Which brings us to Elland, one of the top three sites in the West and North Yorkshire new stations study (now getting on for three years ago). The October 2014 Atkins report forecast demand at Elland as 240,000 annually. In the latest feasibility studies, consultants report a strong business case and confirm the buildability of an impressive-looking new station on the strategic site next to the A629 and Lowfields. HADRAG believes this could work well as a park and ride serving the whole “Greater Elland” settlement – again, a population of 20,000 plus. We understand the money for building Elland station (price-tag maybe £14 million) could come from West Yorkshire Plus Transport Fund, though there may be further hoops to jump before that can happen.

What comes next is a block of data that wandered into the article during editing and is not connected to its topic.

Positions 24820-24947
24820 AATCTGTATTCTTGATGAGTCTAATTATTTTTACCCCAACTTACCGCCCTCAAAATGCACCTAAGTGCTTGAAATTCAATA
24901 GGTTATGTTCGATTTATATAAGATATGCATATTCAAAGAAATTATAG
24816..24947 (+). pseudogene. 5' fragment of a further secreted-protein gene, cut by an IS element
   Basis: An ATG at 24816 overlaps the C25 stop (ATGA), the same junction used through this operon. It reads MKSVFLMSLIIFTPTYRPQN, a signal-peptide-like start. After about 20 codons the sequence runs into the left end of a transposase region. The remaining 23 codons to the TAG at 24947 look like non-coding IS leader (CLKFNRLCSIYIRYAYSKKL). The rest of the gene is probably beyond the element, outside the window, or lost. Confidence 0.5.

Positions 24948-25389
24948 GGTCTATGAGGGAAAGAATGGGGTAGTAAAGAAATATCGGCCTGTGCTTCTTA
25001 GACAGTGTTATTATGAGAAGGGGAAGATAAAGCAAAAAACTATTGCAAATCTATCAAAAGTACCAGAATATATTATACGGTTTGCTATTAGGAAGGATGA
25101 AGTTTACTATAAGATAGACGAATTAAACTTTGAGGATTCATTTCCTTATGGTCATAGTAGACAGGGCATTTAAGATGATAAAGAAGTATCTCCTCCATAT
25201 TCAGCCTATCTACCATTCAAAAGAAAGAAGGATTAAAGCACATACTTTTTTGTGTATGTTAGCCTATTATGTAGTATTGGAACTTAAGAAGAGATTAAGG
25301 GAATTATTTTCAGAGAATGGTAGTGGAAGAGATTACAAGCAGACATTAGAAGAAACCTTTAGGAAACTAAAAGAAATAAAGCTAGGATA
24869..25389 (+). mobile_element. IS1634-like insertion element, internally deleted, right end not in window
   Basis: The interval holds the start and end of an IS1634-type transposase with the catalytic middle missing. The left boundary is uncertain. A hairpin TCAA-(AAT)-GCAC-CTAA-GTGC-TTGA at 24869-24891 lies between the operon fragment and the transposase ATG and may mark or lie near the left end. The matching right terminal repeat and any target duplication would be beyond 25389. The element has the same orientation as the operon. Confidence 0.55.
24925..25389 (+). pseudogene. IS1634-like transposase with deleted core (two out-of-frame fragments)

And the train timetable must be designed to allow trains to stop at Elland. So HADRAG calls on the Northern train operator (Arriva Rail North) and on Network Rail to declare their commitment now to operating Elland station with a good train service. Every local train that stops at Brighouse must also stop at Elland! There looks to be slack in the current timetable to allow that to happen but obviously with major timetable recasts in May 2018 and December 2019 that allowance must also be built in for the future. Faster line speeds on the Bradford-Manchester route and hopefully a semi-fast pattern for the Brighouse-Manchester trains should make this easier. The railway – train operators and infrastructure managers – should commit to this without further delay or equivocation. What’s to stop them? HADRAG is clear that after massively successful Apperley Bridge and Kirkstall Forge, and now Low Moor:

It’s got to be Elland next!

– JSW

P1040956
Low Moor, Sunday 2nd April 2016. First train to call at the new station was actually the 0802 Grand Central service to London King’s Cross here seen accelerating away with passengers onboard enjoying the historic moment. Northern’s first local service followed half an hour later.